Phidippĭdes in Harpers Dictionary of Classical Antiquities (1898)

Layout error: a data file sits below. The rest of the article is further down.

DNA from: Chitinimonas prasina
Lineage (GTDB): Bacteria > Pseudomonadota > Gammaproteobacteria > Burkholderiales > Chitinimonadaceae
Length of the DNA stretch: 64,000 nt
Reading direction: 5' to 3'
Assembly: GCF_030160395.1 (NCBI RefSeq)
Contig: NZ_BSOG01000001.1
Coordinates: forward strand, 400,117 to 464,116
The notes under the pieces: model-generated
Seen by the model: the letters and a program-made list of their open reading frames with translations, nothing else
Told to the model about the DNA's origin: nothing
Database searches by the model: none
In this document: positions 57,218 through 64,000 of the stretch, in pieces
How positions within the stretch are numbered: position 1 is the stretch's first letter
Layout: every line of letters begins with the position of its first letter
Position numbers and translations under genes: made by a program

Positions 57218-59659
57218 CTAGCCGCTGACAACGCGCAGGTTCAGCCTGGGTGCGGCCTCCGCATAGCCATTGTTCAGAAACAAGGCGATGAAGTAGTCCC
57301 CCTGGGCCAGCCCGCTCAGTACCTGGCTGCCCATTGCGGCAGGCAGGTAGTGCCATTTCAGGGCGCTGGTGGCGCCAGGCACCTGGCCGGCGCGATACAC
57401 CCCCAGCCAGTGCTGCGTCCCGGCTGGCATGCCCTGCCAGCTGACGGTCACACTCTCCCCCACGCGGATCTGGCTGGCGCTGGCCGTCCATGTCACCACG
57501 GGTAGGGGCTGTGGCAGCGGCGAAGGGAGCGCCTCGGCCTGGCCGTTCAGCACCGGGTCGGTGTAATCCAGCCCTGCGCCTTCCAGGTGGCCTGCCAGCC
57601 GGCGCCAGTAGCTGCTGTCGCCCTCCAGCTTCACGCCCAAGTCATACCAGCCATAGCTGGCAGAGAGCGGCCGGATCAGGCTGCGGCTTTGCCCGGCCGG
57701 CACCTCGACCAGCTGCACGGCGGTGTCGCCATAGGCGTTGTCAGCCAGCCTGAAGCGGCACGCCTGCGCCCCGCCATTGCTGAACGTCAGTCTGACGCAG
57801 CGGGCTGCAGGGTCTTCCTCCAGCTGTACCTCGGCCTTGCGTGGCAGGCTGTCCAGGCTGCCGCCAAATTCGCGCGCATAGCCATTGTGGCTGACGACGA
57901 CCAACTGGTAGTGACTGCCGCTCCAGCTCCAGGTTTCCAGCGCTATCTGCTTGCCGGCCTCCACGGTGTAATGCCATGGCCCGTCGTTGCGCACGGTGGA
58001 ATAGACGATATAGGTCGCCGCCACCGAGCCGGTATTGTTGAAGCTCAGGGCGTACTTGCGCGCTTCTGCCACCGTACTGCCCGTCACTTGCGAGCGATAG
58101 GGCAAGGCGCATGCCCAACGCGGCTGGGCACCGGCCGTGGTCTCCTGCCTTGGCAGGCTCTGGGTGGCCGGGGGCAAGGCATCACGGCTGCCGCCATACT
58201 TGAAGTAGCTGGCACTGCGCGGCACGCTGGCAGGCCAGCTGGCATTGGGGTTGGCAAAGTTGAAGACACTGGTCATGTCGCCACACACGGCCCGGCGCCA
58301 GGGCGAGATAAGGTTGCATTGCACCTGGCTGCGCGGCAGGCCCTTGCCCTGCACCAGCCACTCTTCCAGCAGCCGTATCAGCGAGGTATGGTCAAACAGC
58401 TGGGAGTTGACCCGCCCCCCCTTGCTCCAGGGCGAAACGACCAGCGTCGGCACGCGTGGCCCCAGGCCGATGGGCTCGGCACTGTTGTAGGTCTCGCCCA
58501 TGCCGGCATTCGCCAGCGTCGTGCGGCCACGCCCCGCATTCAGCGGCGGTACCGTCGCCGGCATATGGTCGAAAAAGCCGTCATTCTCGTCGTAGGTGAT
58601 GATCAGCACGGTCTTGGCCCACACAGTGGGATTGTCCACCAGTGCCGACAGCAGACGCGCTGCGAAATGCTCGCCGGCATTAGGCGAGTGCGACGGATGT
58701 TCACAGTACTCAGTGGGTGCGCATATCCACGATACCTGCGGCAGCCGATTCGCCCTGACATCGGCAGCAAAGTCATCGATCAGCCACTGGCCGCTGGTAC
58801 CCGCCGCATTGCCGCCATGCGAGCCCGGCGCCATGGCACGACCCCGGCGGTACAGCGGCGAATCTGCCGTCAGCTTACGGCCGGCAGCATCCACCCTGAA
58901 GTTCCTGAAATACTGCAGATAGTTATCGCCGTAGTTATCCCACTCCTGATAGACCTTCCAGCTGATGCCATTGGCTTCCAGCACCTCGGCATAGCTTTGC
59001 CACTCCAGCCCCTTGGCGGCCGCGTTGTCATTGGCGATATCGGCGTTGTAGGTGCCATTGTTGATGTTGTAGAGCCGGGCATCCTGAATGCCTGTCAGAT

or Philippĭdes (Φειδιππίδης, Φιλιππίδης). A courier was sent by the Athenians to Sparta in B.C. 490 to ask for aid against the Persians, and arrived there on the second day from his leaving Athens. On his return to Athens he related that on his way to Sparta he had fallen in with Pan on Mount Parthenium, near Tegea, and that the god had bid him ask the Athenians why they paid him no worship, though he had been hitherto their friend, and ever would be so. In consequence of this revelation they dedicated a temple to Pan after the battle of Marathon, and honoured him thenceforth with annual sacrifices and a torch-race (Herod.vi. 105; Pausan. i. 28, 4).

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